After the median employee has been identified, the company would then need to calculate the “total compensation” of the median employee in accordance with Item 402(c)(2)(x) of Regulation S-K.  The proposed rule would allow companies to use reasonable estimates to calculate any of the elements of total compensation for such employee.  Such estimates might be especially useful when calculating items such as the grant date value of stock awards and option awards or change in pension value.

Additional Disclosure Regarding Methodologies Used

The proposed rule would require companies to “briefly” disclose (and consistently apply) any methodology used to identify the median, as well as any material assumptions, adjustments or estimates used to identify the median, or to determine total compensation or any element of total compensation.  Further, any amounts that are estimates would be required to be clearly identified.

More specifically, in the proposing release the SEC stated that if statistical sampling is used, a company would be required to disclose the size of both the sample and the estimated entire employee population, any material assumptions used in determining the sample size, which sampling method (or methods) is used and, if applicable, how the sampling method deals with separate payrolls such as geographically separated employee populations or other issues arising from multiple businesses or geographic segments.  Further, where a company uses a compensation measure other than annual total compensation to identify the median employee compensation, the company would be required to disclose the compensation measure used and calculate and disclose the annual total compensation for that median employee.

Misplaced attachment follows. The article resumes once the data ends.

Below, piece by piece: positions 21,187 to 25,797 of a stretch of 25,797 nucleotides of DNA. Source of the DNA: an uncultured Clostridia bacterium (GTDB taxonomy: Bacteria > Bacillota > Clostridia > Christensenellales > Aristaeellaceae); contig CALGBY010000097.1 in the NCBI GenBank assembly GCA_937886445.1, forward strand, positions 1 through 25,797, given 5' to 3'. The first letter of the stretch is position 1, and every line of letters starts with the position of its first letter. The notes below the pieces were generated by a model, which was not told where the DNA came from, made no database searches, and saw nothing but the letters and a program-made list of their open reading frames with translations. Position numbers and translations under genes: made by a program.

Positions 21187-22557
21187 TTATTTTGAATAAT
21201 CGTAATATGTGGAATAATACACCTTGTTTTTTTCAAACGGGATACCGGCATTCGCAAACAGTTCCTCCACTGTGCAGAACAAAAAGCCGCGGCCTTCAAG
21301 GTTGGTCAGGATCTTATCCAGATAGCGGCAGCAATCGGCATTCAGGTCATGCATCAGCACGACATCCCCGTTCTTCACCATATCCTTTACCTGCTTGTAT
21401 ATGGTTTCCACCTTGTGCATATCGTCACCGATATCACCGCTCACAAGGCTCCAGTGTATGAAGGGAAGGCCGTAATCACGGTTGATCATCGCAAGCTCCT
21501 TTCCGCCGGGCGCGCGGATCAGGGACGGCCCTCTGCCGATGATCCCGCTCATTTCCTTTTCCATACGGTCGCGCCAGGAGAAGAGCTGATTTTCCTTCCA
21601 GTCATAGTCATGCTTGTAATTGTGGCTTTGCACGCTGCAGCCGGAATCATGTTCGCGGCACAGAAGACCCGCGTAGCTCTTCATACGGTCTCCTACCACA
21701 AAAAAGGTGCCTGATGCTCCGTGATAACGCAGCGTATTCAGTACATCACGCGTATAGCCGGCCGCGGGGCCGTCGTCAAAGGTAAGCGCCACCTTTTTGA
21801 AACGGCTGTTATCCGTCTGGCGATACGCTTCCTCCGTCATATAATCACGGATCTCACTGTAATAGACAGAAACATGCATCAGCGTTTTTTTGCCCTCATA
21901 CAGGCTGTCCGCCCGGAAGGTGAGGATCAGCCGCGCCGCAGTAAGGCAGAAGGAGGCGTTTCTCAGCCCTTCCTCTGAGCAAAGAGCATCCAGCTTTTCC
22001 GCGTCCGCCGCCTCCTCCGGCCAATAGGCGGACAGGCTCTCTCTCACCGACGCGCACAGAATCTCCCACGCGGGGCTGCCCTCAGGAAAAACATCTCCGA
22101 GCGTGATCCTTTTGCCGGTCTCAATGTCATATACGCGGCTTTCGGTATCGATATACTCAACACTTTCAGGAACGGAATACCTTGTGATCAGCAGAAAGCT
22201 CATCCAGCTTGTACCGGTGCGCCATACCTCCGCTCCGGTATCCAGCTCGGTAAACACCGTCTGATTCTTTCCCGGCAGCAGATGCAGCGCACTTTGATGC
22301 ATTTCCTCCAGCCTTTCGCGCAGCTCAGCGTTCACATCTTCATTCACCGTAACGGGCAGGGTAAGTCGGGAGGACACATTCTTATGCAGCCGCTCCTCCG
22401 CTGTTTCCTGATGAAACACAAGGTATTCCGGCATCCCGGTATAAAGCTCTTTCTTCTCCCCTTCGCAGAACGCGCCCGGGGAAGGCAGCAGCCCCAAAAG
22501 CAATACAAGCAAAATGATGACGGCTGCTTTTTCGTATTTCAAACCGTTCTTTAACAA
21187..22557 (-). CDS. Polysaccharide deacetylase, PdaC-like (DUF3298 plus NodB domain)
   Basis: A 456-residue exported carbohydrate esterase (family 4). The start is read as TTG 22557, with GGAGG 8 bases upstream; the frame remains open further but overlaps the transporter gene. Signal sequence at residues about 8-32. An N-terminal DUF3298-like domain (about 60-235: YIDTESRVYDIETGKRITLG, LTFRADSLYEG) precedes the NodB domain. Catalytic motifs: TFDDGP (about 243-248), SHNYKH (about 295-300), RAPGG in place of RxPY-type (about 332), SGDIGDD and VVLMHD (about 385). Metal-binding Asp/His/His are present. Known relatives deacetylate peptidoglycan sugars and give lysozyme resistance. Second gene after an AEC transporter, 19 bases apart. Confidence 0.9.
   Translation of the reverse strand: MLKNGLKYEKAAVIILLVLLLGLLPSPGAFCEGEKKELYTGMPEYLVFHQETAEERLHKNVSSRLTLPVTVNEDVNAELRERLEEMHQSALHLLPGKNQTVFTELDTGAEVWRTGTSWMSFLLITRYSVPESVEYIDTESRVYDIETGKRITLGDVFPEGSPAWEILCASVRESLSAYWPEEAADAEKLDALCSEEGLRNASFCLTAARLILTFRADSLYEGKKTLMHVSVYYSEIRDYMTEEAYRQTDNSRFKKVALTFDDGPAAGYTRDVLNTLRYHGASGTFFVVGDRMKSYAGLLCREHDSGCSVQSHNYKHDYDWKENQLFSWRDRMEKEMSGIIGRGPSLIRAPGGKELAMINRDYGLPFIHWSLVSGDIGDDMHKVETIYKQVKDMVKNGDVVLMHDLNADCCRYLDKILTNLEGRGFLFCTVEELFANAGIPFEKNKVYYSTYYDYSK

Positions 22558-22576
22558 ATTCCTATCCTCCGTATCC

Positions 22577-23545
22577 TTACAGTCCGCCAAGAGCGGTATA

Issuers Not Subject to the Proposed Rule

As proposed, the pay ratio disclosure rule would not apply to: (i) emerging growth companies (as defined in Section 3(a) of the Exchange Act); (ii) smaller reporting companies (as defined in Item 10(f)(1) of Regulation S-K); (iii) foreign private issuers (as defined in Rule 405 under the Securities Act) that file annual reports and registration statements on Form 20-F; and (iv) companies that file annual reports and registration statements on Form 40-F in accordance with the U.S.-Canadian Multijurisdictional Disclosure System.

Compliance Date and Transition Issues

Companies would first be required to provide pay ratio disclosure for the first fiscal year commencing on or after the effective date of the proposed rule.  Given that the comment period for the proposed rule terminates 60 days after the proposing release is published in the Federal Register, and based on the expected quantity and detail of comment letters to be submitted on the proposed rule, we believe it will be challenging for the SEC to adopt a final rule before the end of 2013.  If the pay ratio rule takes effect in 2014 in the form proposed by the SEC, it would require December 31 fiscal year reporting companies to disclose the first pay ratio information for the 2015 fiscal year, which would be included in their proxy statements for their 2016 annual meeting of shareholders.